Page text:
Today, and I would guess for several days, the Dallas-Fort Worth metroplex power users will be subject to rolling blackouts—approximately every two hours, all electricity goes out in selected areas for a minimum of 15 minutes. Some areas have experienced well over an hour before the power comes back on.
I personally was expecting this. I’ve been in this area before when lingering cold hit and knew that the system would become overloaded at some point.
So far, it’s no big deal. It’s daytime, we can still see to read or play games, and, at least in my area, power hasn’t been off so long that houses can’t reheat a bit. I say “a bit” because it is clear that the inside temperature here will not go above 64.
Now, just as I wrote that last sentence, the power went off again. It is 12:12, approximately two hours since the last one.
I’m able to keep writing because the battery on my laptop is fully charged and this particular document is on my hard drive, not in the “cloud” where I usually compose. Had it been there, access would have been lost.
The house is eerily silent. I had been listening to the radio. It is gone. No background noise of warm air blowing through the vents. No hum of the refrigerator motor. No cars drive by. No children’s voices—I have none at home and it is just too cold for the neighborhood children to be out.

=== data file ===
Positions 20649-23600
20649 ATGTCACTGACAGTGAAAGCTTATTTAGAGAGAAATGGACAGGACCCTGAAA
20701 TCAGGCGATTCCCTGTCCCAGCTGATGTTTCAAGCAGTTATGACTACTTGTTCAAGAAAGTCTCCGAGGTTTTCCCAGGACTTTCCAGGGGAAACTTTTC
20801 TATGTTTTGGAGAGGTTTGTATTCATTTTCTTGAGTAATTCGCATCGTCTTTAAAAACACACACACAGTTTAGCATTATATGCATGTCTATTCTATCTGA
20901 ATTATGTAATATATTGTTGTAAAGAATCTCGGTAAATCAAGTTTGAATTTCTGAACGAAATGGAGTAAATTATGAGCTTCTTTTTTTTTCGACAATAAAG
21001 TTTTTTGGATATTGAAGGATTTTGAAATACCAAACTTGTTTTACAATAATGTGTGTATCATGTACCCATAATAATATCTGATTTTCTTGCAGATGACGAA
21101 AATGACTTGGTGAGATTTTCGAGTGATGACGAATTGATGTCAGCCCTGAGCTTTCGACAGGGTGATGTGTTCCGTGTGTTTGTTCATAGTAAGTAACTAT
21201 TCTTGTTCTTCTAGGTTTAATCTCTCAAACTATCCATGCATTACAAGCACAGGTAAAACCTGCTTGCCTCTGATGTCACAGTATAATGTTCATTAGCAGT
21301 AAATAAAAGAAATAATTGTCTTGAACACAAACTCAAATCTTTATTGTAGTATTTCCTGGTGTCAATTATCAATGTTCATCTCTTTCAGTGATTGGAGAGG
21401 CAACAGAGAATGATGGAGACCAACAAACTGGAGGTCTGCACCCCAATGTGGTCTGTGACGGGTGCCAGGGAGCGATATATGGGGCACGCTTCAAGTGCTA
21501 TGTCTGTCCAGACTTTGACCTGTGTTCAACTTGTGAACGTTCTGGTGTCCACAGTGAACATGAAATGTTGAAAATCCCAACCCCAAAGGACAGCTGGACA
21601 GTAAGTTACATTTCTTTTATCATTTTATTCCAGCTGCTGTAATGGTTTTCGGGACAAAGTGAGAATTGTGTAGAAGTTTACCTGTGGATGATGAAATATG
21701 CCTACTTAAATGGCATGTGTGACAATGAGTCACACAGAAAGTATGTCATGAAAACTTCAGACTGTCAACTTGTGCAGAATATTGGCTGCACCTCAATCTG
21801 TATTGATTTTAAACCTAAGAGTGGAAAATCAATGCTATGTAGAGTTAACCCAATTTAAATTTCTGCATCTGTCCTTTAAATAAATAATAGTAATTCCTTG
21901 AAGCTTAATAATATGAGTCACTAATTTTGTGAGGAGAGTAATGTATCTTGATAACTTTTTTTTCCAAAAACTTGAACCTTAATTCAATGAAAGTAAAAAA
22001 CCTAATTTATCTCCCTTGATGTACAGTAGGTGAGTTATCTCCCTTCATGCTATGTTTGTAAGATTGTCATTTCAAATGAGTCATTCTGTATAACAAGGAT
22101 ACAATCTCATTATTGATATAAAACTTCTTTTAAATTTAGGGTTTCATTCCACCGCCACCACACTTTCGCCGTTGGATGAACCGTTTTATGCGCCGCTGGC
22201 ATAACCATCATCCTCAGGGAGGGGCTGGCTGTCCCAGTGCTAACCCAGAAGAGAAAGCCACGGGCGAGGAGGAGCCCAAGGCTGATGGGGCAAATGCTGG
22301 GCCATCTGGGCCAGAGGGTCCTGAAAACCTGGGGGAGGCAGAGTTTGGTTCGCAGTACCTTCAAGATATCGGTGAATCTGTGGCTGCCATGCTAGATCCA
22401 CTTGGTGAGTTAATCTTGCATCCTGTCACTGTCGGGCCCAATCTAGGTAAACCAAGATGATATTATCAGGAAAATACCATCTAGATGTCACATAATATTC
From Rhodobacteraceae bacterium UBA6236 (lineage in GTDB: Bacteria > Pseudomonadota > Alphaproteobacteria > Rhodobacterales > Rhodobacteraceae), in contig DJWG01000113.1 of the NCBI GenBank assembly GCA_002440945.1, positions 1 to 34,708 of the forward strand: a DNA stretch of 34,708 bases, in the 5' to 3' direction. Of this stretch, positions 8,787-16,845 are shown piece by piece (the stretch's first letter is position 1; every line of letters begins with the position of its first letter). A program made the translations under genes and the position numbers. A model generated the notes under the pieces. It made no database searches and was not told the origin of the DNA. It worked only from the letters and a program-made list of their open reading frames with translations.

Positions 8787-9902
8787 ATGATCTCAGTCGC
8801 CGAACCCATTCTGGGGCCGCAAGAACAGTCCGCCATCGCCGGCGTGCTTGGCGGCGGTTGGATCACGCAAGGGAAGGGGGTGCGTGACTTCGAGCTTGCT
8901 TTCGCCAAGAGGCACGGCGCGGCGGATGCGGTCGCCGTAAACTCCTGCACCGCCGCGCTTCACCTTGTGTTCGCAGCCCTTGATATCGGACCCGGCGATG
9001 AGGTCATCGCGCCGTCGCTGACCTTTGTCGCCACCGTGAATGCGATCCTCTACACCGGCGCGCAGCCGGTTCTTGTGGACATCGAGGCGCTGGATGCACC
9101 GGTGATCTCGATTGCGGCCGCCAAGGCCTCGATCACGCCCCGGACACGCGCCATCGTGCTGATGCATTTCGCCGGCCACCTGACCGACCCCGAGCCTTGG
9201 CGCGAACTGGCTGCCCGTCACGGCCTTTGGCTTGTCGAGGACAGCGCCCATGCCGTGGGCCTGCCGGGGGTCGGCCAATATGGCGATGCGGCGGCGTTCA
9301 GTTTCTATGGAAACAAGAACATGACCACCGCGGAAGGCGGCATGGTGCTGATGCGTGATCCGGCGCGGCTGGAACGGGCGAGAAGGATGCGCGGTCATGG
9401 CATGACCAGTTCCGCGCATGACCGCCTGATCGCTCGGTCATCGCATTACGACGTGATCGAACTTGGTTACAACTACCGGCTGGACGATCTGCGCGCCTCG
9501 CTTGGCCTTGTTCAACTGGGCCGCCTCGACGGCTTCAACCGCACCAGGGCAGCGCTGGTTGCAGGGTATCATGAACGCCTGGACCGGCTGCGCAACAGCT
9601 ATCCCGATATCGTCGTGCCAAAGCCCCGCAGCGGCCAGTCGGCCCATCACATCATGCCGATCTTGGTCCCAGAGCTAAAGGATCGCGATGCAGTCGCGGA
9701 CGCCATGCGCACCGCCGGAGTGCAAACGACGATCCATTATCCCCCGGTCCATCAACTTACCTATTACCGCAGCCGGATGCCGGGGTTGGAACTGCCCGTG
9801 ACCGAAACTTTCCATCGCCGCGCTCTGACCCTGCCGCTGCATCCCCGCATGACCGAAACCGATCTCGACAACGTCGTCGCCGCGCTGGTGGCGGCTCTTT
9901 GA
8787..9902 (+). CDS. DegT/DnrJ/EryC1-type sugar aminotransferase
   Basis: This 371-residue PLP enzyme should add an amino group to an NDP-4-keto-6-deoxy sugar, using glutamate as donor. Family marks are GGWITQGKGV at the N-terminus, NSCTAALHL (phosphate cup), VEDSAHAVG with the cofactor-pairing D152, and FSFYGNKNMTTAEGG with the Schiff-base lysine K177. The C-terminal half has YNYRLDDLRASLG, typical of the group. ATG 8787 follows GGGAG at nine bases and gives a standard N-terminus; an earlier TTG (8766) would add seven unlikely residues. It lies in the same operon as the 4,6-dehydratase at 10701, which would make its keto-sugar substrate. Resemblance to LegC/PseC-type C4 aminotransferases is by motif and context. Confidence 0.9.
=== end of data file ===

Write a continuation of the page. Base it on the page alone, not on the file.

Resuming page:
I pull on an extra sweater and another pair of socks, and cover my legs with a blanket. I was able to make a cup of hot tea because I was keeping some water hot in a teapot with a candle underneath, but the tea quickly cools.
All pretty doable right now, but it is going to get less doable when darkness settles in. I have very few candles in the house and am not sure there is a flashlight here. I’ll pull out what I do have and get myself ready for the evening, knowing I will be fine. I can get under the covers. I did recently purchase for myself an e-reader with a case that has a light—and that battery is fully powered.
Nonetheless, this experience does remind me of just how fragile we humans are and how much we depend upon each other for survival basics. It wouldn’t take many hours without power for this house, a pretty well-built one with decent insulation, to become inhabitable.
At 12:28, the power came back on. Very short blackout. I already feel the house warming again—which shows just how quickly it lost temperature when the power stopped.
Time to check candle supplies, find matches, and search for a flashlight. I'm concerned for the elderly of the church and have been in contact with most of them. For now, all seem to be OK. Everyone has adequate food and warm clothing. Most off of them have faced some very difficult challenges in their lives, and this is just no big deal. It's harder on the children who are used to being wired and connected and entertained electronically so much of the time. Could be a very, very interesting time for all of us.